Last week saw a number of meetings connected with the Babraham Institute. In the first I performed the official opening of the new ‘Building 570’ that brings together a majority of Babraham scientists, including both experimentalists and those involved in computational biology. In addition, we had one of our regular Institute Partnership meetings, reviewing progress against BBSRC-funded strategic programmes and other issues.

I enjoyed an interesting exhibition at the British Library on Science, Art and Data Visualisation, as well as a networking meeting for various of the BIS partner bodies where I had a useful discussion with Jim Milne from the Royal Society of Chemistry about their imaginative and exciting innovations in Open Access Publishing. Here is a useful link to part of the European debate about some of the benefits that Open Access will provide, and that we need to ensure are not stymied.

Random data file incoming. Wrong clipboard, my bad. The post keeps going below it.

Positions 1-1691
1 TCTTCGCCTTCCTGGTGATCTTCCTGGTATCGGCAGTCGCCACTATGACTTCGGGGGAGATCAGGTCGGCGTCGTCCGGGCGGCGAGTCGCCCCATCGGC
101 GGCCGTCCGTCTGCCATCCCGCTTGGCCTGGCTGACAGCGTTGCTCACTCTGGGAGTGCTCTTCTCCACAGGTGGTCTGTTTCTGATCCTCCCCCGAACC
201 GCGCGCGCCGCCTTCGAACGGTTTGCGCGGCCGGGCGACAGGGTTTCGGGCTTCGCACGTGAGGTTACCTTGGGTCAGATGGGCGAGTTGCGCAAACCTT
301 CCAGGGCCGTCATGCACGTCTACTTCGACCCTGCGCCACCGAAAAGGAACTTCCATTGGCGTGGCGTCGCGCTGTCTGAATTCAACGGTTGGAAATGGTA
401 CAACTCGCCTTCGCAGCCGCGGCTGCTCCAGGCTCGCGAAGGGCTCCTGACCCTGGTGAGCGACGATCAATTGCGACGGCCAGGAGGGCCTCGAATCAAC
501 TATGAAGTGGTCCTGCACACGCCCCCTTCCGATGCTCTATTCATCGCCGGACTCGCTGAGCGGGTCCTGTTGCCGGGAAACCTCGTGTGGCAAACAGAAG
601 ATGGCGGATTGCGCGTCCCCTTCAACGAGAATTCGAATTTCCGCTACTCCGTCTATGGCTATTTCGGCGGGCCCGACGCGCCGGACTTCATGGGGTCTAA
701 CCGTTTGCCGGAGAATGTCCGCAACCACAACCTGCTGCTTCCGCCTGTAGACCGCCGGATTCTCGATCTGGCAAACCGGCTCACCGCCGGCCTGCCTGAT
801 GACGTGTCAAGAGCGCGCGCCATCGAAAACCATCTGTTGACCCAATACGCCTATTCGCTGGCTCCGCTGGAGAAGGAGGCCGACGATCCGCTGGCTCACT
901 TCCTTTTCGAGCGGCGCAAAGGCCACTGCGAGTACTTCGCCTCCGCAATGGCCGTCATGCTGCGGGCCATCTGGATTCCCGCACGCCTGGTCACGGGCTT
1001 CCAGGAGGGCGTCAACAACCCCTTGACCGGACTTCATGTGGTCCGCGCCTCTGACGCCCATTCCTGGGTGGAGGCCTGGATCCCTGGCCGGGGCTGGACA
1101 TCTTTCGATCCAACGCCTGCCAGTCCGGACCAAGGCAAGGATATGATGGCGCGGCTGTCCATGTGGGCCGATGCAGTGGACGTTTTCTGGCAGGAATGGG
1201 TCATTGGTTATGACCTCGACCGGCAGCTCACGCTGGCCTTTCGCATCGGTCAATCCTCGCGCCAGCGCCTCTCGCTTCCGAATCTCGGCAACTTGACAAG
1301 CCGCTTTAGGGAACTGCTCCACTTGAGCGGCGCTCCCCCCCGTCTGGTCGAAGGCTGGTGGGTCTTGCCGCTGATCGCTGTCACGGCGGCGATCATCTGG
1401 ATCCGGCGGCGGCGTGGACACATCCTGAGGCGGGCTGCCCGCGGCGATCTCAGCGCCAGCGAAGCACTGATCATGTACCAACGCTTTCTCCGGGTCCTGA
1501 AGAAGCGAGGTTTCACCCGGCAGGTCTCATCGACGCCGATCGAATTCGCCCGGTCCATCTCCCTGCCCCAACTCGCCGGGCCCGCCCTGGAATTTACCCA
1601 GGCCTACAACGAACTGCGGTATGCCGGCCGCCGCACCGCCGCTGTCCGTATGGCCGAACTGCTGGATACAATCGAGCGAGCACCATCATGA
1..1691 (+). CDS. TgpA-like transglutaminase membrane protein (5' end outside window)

I had a useful meeting with Sir Mark Walport, Director of the Wellcome Trust (and incoming Government Chief Scientific Adviser), and enjoyed a networking meeting to celebrate 10 years of the present incarnation of the Plymouth Marine Laboratory.   

I was reminded of an important study of the enormous returns on investment in agricultural research, and I enjoyed an interesting piece on “Three Ways to Think Deeply at Work”. 

Two of my own articles have just become available, the first on drug promiscuity and transporters in final form, and a new one – taking forward the community approach to building highly curated and semantically enriched systems biology models that we pioneered in yeast – to provide the most complete reconstruction of human metabolism. It is freely available in SBML.

Finally, I would draw attention to the fact that BBSRC is carrying out a ‘light touch’ refresh of our Strategic Plan, and that there is an open invitation here to contribute to this refresh.

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